U.S. businesses are enduring an unprecedented onslaught of cyber invasions from foreign governments, organized crime syndicates and hacker collectives, all seeking to steal information and disrupt services, cybersecurity experts say.
“Everyone is at risk,” said Richard Hale, one of the Pentagon’s top cybersecurity officials. “Every business that is hooked to the Internet is vulnerable. It’s like gravity; the threat is all around us.”
But this couldn’t happen to your company, right? According to Shawn Henry, a top FBI cybersecurity official, it probably already has.
“There are a couple of classes of organizations in this world,” Henry said. “There are organizations that have been breached, and there are organizations that don’t know yet that they’ve been breached.”
Thwarting what experts call “advanced, persistent threats” from cyber intruders is now a reality for all CEOs and business owners. The key, experts say, is understanding how systems can be hacked, and the steps to take to prevent it from happening.
How do hackers infiltrate networks?
Dmitri Alperovitch, co-founder of CrowdStrike, a security technology company focused on helping enterprises and governments protect their most sensitive intellectual property and national security information from cyber-espionage threats, says that in some instances, the initial approach is actually physical.
(Related: 10 Ways Companies Get Hacked)
“They may approach you at a conference that you’re at, hand you a USB keys perhaps or ask you for a copy of your presentation,” he said. “You’ll hand them your USB key. It’ll come back with a present, a piece of malicious code on it that once you plug into your machine it will cause an infection.”
In other instances, the approach may be an email or an instant message from a trusted source. The hacker disguises themselves as a customer, co-worker or even a family member and asks you to click on a link to see a picture of yourself or to read a document. Once you click on that link, you’ve just given the perpetrator access to your computer.
Once they’ve gained access to your machine, they will use it as a beachhead and begin to navigate laterally from computer to computer until they’ve gained the required credentials to access the entire network.
What can you do to protect yourself from an intrusion?
Hackers can enter your network from any machine, so the first line of defense is to “harden” your computers. This means ensuring that all employees are using strong passwords, changing passwords regularly, ensuring antivirus software is automatically updated on all machines and ensuring the latest version of your operating system’s software is installed.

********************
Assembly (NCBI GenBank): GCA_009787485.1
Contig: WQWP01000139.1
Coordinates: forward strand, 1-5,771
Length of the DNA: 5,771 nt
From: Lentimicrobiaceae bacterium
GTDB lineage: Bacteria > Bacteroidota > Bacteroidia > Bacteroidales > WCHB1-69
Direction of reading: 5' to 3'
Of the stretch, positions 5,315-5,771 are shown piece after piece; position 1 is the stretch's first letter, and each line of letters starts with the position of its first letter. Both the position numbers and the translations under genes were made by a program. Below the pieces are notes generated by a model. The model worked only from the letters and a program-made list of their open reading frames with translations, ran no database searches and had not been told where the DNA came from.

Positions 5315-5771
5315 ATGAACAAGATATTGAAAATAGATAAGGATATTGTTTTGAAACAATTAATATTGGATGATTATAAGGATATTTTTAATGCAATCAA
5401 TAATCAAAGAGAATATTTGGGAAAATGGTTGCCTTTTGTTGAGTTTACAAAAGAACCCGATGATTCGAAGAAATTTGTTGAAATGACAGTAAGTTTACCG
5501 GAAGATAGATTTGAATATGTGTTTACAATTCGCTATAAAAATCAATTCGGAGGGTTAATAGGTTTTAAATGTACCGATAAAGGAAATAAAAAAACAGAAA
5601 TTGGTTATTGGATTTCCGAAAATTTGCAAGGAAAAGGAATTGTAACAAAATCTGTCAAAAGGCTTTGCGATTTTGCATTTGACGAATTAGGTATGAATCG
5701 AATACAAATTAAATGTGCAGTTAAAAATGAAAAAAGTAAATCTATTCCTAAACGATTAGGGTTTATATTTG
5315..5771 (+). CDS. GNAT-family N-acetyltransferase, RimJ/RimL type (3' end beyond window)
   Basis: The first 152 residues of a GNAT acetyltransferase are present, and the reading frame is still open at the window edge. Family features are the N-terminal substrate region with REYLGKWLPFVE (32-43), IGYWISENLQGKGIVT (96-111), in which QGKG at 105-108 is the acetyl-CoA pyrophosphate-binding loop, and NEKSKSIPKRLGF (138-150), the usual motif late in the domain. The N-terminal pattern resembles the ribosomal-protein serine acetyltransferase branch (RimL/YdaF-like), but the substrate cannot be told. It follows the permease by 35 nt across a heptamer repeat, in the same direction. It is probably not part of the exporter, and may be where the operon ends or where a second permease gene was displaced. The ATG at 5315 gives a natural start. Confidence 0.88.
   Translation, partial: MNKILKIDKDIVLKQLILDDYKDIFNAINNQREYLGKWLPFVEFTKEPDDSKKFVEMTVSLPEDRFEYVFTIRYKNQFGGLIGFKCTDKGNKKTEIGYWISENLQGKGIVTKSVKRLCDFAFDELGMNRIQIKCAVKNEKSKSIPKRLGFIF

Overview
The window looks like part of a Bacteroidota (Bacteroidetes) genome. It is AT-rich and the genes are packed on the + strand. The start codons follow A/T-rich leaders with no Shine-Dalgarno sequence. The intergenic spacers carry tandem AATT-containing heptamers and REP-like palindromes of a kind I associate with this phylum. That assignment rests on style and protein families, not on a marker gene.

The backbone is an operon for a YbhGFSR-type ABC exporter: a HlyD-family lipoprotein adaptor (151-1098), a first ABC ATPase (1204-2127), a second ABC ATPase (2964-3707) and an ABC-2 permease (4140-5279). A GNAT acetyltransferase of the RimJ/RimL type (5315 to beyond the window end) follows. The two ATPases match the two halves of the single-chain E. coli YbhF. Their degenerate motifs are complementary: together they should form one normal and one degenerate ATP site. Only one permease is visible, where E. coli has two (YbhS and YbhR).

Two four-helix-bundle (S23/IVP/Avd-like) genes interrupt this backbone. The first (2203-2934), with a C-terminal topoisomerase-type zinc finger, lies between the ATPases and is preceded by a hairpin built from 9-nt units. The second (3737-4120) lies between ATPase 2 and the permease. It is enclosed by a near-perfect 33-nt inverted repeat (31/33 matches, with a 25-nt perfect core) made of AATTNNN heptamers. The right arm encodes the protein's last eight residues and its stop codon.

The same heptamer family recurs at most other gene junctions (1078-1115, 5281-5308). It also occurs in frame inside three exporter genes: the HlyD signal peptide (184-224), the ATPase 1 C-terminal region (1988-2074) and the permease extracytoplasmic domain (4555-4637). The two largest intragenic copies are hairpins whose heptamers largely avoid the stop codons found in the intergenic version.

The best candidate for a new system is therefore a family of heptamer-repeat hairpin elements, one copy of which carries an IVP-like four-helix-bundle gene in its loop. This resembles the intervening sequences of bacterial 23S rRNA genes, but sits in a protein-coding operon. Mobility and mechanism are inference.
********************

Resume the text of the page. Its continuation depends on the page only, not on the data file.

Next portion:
David Burg, a principal in PwC's Forensic Services practice, says that corporations must have “good security hygiene” and get the “fundamentals of security correct” if they are to keep intruders from hacking into their networks.
End users, or your employees, must be trained and understand the threat and tactics used by hackers to gain access to the network. Clear and concise network usage guidelines should be updated and distributed to employees regularly, ensuring all employees fully understand what they can and cannot do on a company computer. You then must develop the capabilities to monitor employees for compliance to these guidelines.
The second line of defense is to compartmentalize information or provide additional measures or vigilance around your most important or sensitive information. Your company may not have the capability to adequately monitor your entire network effectively, so you may chose to focus your assets on your most sensitive information. Do the electronic communications between your CEO and the executive staff warrant additional monitoring? What about your strategic capabilities or perhaps your information supply chain?
Whatever you decide is your most valued information, a second layer of increased vigilance, and a more complex system of defense may be prudent and more cost effective for your company. But at the end of the day, the best defense against intrusions is disciplined employees who strictly follow network user guidelines.
If you outsource any services to a third party, Hale suggests having a “serious conversation” with that company on how they harden their computers, monitor their network and respond to a breach.
What do you do if you’ve been hacked?
You may have done everything right, but a hacker may still find a way into your network.
Hale said that companies should already have a plan in place.
“You must think through this in advance,” Hale said. “What are you going to do? Who has responsibility for what? How do you notify the police? How do you notify customers? How do you replace critical infrastructure?”
There are so many cyberattacks on corporations that the government simply does not have the capability to pursue every intrusion or monitor every .com domain. So whom do you call if you’ve been hacked? Companies like CrowdStrike or PwC provide services for corporations that have been compromised in order to help them investigate the intrusion, identify who the culprit is, determine what was lost, and assist with securing the network.
Usually the result of the private company’s investigation of a hacking incident will be the initiation of a criminal investigation by local or federal law enforcement agencies.
For more information on how to protect your intellectual property from cybertheft, please visit the following websites:
- Department of Homeland Security
Cyber Security Technical Resources and Incident Reporting
- Federal Bureau of Investigation
Cyber Crime Alerts and Reporting
- United States Computer Emergency Readiness Team
Security Publications, Alerts, and Tips
- National Security Agency Central Security Service
Cyber Security Guide